The big winner at the 2009 Academy Awards (eight Oscars in total, including Best Film, Best Director, Best Adapted Screenplay) is Danny Boyle's (Trainspotting, Sunshine) Slumdog Millionaire.... More
Jamal Malik (Patel), born into dire poverty, is an 18 year-old orphan from the slums of Mumbai. The nation is watching as Jamal climbs that little ladder of cash on India's 'Who Wants To Be A Millionaire?' And climb he does, eventually one question away from winning the jackpot: 20 million rupees. But then the show breaks for the night, and police arrest him on suspicion of cheating; how could a street kid know so much?
The police spend the night probing Jamal's past, recounting his life in the slums where he and his brother grew up, of their adventures together on the road, of vicious encounters with local gangs, and of Latika (Pinto), the girl he loved and lost.Hide
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BY Andrew Hedley Flicks Writer
Within moments of Danny Boyle’s Slumdog Millionaire beginning, we find ourselves racing through the crowded slums of Mumbai, bombarded with colour and sound, grabbing our armrests as this cinematic super-pill hits our bloodstream. Rarely has a film felt so alive. Boyle intersperses the pulsating energy with flickery slo-mo, hits it with a blistering M.I.A. soundtrack, and even gives the subtitles a personality.... More
Kind of frustrating, then, that the second half turns into a rather conventional, predictable and plodding love story - one where the characters say “I’m in love” a lot but you never actually believe it. This very contemporary (and perhaps culturally significant) merging of British independence with Bollywood melodrama works best during the flashback scenes to the characters’ childhoods. The cheeky little street urchins are far more interesting than their teenage incarnations. Dev Patel (from TV’s Skins), as the older Jamal, seems a bit too earnest and subdued considering his character's tumultuous upbringing.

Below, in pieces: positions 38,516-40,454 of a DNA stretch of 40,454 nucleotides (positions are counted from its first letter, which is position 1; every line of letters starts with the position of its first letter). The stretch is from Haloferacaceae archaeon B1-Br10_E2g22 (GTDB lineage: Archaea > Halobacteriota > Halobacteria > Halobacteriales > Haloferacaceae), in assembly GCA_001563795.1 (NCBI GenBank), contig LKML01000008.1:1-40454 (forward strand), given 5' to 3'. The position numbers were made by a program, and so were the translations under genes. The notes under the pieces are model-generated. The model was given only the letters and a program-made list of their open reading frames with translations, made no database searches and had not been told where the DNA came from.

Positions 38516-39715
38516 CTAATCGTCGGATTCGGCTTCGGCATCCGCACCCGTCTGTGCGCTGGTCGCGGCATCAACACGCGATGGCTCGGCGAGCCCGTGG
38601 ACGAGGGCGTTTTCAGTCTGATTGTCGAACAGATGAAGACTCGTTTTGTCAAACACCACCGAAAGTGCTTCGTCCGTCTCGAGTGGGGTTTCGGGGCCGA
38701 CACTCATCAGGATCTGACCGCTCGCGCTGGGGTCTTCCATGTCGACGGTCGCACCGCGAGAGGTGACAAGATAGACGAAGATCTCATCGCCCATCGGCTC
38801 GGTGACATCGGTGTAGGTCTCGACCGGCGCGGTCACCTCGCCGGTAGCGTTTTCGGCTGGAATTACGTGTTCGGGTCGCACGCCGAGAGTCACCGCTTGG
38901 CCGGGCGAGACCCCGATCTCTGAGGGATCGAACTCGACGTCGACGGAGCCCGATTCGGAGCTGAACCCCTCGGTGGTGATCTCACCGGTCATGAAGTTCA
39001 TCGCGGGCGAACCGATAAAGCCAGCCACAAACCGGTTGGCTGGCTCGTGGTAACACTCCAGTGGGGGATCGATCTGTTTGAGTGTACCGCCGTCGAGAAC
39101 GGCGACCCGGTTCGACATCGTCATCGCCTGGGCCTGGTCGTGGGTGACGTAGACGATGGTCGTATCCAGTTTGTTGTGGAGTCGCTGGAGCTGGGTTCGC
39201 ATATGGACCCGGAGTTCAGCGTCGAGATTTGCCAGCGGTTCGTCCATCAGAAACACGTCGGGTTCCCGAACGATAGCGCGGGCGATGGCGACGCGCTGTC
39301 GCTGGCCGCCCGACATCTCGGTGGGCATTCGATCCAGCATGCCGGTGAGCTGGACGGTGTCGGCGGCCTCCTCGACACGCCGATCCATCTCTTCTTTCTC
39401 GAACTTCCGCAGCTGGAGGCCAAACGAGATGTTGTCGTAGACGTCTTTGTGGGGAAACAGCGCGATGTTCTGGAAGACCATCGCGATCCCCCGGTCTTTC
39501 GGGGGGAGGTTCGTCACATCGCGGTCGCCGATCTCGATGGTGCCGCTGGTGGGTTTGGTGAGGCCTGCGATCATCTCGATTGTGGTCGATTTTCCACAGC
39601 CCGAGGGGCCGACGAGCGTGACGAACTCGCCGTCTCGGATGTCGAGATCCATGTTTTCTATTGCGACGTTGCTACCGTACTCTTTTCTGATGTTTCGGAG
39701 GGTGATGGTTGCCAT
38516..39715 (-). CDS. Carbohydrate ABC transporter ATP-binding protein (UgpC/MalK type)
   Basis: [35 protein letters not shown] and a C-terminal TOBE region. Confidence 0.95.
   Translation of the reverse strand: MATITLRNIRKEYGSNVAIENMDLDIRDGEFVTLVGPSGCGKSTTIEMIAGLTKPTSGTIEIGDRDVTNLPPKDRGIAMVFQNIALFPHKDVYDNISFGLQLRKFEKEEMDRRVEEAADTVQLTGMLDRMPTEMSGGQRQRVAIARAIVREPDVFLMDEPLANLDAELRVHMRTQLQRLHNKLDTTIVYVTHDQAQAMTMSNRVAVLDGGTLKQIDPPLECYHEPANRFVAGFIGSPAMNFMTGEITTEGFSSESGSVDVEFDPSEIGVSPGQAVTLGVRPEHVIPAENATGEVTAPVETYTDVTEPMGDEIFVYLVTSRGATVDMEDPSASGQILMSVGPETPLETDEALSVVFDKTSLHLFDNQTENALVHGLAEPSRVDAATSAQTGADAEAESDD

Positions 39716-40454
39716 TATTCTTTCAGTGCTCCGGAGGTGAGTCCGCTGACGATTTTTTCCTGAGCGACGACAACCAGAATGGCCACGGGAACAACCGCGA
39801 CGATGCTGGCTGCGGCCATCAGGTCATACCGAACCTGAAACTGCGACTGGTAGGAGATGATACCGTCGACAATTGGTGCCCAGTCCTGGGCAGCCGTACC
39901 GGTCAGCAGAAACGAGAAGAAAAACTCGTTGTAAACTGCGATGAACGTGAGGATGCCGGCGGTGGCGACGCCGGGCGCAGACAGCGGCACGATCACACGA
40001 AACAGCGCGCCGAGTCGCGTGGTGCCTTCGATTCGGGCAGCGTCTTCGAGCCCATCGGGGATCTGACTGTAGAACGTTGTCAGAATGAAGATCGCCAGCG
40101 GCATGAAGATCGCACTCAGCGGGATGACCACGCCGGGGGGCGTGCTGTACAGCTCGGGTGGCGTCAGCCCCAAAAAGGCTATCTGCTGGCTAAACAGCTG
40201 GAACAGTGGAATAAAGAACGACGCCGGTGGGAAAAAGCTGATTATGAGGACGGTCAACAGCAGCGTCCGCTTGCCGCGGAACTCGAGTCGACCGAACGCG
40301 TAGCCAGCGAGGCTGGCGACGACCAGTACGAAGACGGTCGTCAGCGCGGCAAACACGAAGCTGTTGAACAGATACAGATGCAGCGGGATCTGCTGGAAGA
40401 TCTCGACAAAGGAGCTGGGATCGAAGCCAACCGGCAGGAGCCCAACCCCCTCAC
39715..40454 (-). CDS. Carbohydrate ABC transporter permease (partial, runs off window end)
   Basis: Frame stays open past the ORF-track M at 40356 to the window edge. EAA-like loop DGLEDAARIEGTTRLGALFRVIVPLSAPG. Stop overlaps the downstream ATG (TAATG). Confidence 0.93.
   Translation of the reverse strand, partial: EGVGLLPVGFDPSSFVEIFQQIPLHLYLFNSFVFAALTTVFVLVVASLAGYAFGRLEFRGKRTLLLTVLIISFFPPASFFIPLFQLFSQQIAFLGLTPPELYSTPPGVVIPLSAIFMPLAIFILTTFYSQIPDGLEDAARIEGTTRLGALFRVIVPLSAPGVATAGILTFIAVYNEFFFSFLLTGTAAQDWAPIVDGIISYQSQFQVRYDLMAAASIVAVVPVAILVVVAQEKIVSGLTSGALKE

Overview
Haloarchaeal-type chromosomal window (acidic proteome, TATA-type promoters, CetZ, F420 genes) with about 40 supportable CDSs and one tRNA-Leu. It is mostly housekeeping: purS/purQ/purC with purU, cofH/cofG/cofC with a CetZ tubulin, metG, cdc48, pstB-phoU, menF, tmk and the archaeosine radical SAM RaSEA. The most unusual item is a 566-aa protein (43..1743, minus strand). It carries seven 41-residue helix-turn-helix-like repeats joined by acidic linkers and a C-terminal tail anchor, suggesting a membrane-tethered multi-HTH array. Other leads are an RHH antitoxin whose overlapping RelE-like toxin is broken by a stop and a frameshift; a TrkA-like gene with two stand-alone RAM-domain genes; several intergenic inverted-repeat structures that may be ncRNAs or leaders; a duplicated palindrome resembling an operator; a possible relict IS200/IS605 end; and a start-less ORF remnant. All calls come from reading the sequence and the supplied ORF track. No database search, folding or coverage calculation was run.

But yes, I got swept up at the end. As will everyone. There’s no denying the solid crowd pleaser structure behind this. And good on director Danny Boyle for varying his style once again. By filming 75% of the movie on small digital cameras, some of them prototypes, and taking a skeleton crew deep into the slums, he’s created a vibrant, pungent, scrappy little underdog tale.Hide
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BY adamatdramatrain superstar
O.M.G. I am so thankful I don't live their life which if course is real!!! What a movie. Thank you to all who made this movie. I wish I had a magic wand to pass over that terrible terrible evil place where people are commodities like fish in a market. It was a brilliant movie with a great hollywood story drenched with real life.
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